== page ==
To be fully alive means putting our ego, our selfishness aside – so that we are filled with God. And being filled with God means we are filled with the gifts of the spirit – peace, patience, kindness, compassion, generosity, joy.
To be fully alive means to be fully aligned with God’s will. To be fully alive, is to be filled with God. Jesus showed us what being fully alive is like.
It is about dying to ourselves, our selfishness, emptying our ego to allow God to guide us so through us God can be seen.
That’s why Lazarus was brought back to life. ““This sickness will not end in death. No, it is for God’s glory so that God’s Son may be glorified through it.”
Last week we heard stories of people who joined us as members – and their experiences here in this church. I said this space is like a cave – like the cave tomb that Jesus was buried. And it is here we encounter the Risen Christ in different ways and are also brought back to life.
What you do think God brought you back to life for?
Let me share with you what I think God brought me back to life for.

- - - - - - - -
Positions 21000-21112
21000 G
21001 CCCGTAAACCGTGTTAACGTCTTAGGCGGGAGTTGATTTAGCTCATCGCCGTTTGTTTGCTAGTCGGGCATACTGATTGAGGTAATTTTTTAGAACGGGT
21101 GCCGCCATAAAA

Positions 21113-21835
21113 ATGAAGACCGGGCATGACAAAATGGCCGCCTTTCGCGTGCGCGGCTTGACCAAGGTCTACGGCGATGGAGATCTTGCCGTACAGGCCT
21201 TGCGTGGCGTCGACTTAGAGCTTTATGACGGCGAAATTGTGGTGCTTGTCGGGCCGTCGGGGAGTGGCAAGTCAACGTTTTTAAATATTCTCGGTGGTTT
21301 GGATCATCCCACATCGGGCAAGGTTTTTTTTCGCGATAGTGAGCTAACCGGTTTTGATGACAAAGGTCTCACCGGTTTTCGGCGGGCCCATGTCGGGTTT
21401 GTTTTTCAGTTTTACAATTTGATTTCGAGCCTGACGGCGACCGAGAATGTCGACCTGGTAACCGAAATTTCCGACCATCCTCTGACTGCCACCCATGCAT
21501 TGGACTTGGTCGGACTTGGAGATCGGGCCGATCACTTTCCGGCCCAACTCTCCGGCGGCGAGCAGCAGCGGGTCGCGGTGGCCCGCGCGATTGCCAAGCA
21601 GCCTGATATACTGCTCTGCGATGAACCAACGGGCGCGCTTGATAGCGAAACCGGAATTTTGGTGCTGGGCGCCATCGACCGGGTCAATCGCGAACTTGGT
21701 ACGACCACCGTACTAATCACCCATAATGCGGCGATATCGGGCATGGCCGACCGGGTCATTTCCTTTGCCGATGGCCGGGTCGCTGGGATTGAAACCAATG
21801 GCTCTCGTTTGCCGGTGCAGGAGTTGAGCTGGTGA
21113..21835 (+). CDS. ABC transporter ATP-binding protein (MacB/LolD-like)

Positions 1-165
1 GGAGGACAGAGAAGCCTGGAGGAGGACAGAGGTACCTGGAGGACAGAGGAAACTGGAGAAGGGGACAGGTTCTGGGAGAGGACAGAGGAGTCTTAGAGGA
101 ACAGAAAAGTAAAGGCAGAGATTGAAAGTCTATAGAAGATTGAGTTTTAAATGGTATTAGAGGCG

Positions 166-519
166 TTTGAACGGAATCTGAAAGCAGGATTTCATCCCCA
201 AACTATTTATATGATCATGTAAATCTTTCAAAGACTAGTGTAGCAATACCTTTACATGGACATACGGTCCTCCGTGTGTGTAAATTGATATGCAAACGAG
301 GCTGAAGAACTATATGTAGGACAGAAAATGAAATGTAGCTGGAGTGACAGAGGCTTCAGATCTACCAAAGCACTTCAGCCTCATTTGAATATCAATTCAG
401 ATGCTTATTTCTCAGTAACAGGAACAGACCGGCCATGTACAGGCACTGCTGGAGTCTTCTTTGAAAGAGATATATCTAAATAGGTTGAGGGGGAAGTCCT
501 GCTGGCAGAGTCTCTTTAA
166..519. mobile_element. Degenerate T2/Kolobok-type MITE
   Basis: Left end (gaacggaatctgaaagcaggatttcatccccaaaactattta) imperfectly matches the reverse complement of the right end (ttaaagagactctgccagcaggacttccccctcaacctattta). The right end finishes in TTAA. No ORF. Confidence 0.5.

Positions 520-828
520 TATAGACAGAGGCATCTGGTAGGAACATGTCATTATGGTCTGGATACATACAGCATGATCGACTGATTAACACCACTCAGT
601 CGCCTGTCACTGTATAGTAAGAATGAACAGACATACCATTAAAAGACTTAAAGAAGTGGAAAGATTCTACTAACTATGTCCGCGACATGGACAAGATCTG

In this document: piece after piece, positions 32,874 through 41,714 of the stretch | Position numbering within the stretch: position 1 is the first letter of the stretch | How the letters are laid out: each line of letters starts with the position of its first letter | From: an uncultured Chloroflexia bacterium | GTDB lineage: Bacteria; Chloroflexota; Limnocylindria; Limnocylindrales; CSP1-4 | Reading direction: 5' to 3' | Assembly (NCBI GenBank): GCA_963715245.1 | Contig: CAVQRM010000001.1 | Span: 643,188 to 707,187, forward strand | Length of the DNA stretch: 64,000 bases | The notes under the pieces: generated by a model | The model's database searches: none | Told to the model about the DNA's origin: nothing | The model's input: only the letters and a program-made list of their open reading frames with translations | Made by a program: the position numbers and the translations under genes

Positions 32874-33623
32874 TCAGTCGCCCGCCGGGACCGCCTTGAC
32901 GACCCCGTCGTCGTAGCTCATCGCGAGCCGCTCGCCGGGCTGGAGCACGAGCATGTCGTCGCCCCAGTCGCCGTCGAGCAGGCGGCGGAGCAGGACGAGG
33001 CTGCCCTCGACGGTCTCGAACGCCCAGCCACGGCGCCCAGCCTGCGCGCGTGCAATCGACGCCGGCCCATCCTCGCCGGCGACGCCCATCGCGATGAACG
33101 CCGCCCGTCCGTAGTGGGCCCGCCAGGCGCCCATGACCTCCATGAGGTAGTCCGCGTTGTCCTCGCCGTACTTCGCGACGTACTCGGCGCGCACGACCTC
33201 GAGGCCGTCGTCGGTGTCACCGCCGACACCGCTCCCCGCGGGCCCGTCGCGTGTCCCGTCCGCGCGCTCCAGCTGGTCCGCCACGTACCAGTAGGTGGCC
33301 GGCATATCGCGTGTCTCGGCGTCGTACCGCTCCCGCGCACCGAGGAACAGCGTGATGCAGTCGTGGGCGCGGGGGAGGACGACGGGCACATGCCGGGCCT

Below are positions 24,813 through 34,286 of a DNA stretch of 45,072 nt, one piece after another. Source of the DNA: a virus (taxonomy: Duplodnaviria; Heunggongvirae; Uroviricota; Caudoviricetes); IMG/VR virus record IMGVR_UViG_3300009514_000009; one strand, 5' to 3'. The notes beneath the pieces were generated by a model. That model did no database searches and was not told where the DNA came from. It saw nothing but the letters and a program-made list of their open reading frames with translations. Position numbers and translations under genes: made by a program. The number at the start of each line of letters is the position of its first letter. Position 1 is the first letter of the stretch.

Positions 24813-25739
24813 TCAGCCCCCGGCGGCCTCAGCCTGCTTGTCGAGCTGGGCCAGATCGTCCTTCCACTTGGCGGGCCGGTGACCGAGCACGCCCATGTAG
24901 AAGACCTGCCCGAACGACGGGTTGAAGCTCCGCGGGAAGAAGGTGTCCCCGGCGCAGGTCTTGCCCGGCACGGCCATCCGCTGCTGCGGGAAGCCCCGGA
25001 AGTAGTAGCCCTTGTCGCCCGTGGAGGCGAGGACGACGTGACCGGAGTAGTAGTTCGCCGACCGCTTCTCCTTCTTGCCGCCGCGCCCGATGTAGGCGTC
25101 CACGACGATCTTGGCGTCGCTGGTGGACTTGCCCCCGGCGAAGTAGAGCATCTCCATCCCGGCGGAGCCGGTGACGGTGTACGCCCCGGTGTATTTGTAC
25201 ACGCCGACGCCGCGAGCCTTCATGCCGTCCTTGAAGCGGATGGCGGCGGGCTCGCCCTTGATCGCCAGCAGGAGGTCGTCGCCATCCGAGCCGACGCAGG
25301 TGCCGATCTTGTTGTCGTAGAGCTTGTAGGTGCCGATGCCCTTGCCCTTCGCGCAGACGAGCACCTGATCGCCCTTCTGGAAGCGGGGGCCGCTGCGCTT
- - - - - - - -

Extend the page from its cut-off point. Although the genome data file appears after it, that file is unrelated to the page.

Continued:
Many of you will know of my passion for social justice. And over the years I have heard feedback that sometimes I am too focused on social justice, and I have steered FCC too far into social justice work.
I used to react with indignation and anger. I could not understand how social justice work is seen like some church extracurricular activity. Something nice to have, something extra, but still not something central to God’s calling for the Church (here I am referring the Church with the big C, and not just FCC)
But I guess over time, I mellowed. And I also learned from Darryl how not to react with anger, but with curiosity so that I can understand where the other person is coming from to better address the issue.
It may be that we misunderstand what is social justice. The words “Social Justice Warriors” are used in disparaging, derogatory manner – as though what these people are fighting for isn’t really justice.
But what is justice?
Justice is a concept that refers to the fair and equitable treatment of individuals, based on a set of moral, ethical, and legal principles. It involves ensuring that people are treated justly and fairly, without bias or discrimination.